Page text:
As an investor, it’s hard to look at the news these days without hearing about volatility. 2020 has been a roller coaster year for a lot of reasons, not least of all because of the whiplash-inducing swings in the stock market over the past nine months.
But what do we really mean when we talk about volatility, and why is it something that long-term investors might want to avoid? Read on to find out more and learn how to protect your portfolio in these uncertain times.
When we talk about volatility, we’re really talking about how much the price of an investment is likely to fluctuate. Volatility measures the degree of change in price over a period of time. High-volatility investments, like stocks, experience wide price swings in a very short period of time. In contrast, the price of low-volatility investments, like U.S. government bonds or farmland, remains relatively steady over time.
Many investors consider “volatility” as synonymous with “risk.” In this view, risk is a necessary evil in order to receive the benefits of higher returns. In fact, volatility is only one of the many risks investors face. It’s also not necessary to have a volatile portfolio in order to make an attractive return. Instead, by using a few basic principles, smart investors can enjoy the benefits of strong returns while significantly reducing their risk exposure.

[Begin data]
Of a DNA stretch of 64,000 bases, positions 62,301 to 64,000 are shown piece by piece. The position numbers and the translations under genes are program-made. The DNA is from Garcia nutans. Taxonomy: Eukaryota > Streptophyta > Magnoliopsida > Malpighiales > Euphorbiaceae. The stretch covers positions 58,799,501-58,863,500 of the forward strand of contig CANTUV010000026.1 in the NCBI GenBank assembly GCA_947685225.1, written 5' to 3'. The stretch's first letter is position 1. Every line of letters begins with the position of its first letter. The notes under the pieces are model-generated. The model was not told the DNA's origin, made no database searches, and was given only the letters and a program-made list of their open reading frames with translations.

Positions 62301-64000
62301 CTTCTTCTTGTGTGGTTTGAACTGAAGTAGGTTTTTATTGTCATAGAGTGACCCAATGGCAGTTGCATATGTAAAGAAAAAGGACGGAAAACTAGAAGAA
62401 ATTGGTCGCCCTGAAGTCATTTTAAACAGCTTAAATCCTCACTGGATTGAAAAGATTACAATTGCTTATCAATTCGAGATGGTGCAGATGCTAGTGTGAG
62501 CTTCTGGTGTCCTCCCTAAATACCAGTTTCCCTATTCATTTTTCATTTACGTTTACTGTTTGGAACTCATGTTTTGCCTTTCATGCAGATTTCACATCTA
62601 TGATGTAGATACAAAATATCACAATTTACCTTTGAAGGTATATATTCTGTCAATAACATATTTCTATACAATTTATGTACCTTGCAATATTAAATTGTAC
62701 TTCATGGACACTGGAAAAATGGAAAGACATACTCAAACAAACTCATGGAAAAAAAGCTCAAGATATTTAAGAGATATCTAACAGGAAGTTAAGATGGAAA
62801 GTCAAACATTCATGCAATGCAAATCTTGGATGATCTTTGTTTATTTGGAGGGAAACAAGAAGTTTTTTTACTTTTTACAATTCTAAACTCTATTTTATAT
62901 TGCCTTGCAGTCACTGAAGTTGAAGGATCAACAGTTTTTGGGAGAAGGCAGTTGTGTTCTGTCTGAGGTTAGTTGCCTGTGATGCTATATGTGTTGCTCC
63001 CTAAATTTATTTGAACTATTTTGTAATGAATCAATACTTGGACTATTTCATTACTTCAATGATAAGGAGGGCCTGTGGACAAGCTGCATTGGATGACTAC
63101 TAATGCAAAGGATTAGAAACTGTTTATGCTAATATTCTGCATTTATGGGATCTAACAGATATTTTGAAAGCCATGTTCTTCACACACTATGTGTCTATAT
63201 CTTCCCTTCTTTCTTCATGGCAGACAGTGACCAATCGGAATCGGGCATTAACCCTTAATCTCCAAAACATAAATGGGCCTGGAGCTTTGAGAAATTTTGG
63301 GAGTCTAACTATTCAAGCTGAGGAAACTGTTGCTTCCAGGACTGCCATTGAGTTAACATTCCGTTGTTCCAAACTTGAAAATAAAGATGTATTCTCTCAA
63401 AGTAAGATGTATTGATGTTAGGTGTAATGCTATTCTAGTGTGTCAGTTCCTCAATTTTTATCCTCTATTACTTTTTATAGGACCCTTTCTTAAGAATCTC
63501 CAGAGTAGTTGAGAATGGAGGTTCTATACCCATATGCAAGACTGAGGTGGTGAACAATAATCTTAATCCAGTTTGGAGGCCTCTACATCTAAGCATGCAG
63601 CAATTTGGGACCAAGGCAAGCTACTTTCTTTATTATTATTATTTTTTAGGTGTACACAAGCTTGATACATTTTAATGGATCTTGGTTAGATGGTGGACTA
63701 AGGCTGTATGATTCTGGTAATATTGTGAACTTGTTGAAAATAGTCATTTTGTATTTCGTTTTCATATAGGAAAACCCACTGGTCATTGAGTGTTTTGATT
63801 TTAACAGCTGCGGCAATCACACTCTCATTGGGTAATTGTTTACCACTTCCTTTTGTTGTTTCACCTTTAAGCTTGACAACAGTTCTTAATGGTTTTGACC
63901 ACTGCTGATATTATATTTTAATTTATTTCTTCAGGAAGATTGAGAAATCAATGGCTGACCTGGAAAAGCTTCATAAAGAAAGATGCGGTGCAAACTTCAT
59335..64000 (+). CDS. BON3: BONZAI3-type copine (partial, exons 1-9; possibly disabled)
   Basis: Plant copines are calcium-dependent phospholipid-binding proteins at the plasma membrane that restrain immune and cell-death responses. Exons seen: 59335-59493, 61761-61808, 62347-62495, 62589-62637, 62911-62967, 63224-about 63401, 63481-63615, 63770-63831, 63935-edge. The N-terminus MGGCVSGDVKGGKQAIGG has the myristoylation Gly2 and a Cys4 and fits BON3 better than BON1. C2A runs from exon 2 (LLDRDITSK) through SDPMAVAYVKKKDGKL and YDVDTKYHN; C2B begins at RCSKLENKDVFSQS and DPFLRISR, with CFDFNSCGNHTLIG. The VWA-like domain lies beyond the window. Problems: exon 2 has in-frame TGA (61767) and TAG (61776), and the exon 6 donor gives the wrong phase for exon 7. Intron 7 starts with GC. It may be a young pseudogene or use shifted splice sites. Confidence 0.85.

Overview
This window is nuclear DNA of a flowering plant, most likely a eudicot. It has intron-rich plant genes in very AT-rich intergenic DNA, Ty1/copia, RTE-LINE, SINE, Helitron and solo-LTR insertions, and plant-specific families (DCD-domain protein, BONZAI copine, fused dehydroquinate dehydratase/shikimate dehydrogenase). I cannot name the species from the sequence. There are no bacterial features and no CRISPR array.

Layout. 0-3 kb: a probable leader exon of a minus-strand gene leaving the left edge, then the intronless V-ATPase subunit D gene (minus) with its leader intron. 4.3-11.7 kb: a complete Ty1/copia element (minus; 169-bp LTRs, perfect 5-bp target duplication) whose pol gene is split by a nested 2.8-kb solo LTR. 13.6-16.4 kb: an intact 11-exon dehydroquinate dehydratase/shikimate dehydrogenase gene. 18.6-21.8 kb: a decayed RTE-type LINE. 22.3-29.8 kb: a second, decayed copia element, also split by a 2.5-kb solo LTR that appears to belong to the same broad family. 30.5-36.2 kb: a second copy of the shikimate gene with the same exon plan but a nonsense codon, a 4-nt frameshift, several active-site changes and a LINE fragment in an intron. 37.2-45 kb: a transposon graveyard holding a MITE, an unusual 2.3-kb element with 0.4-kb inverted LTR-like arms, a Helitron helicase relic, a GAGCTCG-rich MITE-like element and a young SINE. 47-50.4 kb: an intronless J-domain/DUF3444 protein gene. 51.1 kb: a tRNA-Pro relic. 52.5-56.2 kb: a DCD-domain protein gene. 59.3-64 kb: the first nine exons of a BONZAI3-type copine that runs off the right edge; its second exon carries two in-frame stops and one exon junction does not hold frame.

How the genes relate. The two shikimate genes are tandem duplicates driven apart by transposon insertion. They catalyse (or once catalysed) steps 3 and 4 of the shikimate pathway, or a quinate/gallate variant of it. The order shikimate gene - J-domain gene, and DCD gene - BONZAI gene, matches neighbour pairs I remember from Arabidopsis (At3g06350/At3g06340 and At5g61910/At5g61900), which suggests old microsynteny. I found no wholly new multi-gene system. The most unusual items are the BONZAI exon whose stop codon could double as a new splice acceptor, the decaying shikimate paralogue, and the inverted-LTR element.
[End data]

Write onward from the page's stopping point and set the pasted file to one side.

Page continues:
For day traders, who earn their living taking risks and making bets on the market, volatility is an opportunity. For most long-term investors, though, volatility is something to be avoided whenever possible because it is a good way of losing money. While volatile investments can deliver stellar returns, they can just as easily lead to large losses. As Warren Buffet famously said about investing, “Rule No.1: Never lose money. Rule No.2: Never forget rule No.1.”
Once your portfolio loses value, it needs to achieve an even greater return just to get back to its starting point. For example, suppose you buy a stock for $100, which then decreases by 50% to $50. To return to its original value of $100, the stock price needs to increase by 100% to achieve a total return of 0%.
The chart below illustrates this on a larger scale. As losses increase, exponentially greater gains are required to get your portfolio back to where you started from.
For long-term investors, volatility can destroy wealth a couple of ways. First, volatility creates fear and uncertainty, which can lead to bad investment decisions. While investors know in theory that they should “buy low, sell high,” in periods of extreme volatility it is often the reverse. Too many investors see a big drop in the value of their portfolio and sell to avoid further losses. Panic selling like this is a mistake because it locks in your losses for the long term. Volatility can also make investors fearful about investing more money in the market, meaning they miss out on good trading days and the benefits of long-term compounding.
Volatility also eats into your returns long term. Although volatile portfolios are more likely to have higher returns in good years, they are also more likely to have higher losses in bad years. What this means is that, over time, your portfolio is growing from a smaller starting point. This concept — known as “volatility drag” — is crucial for understanding why volatility can be bad for your long-term wealth.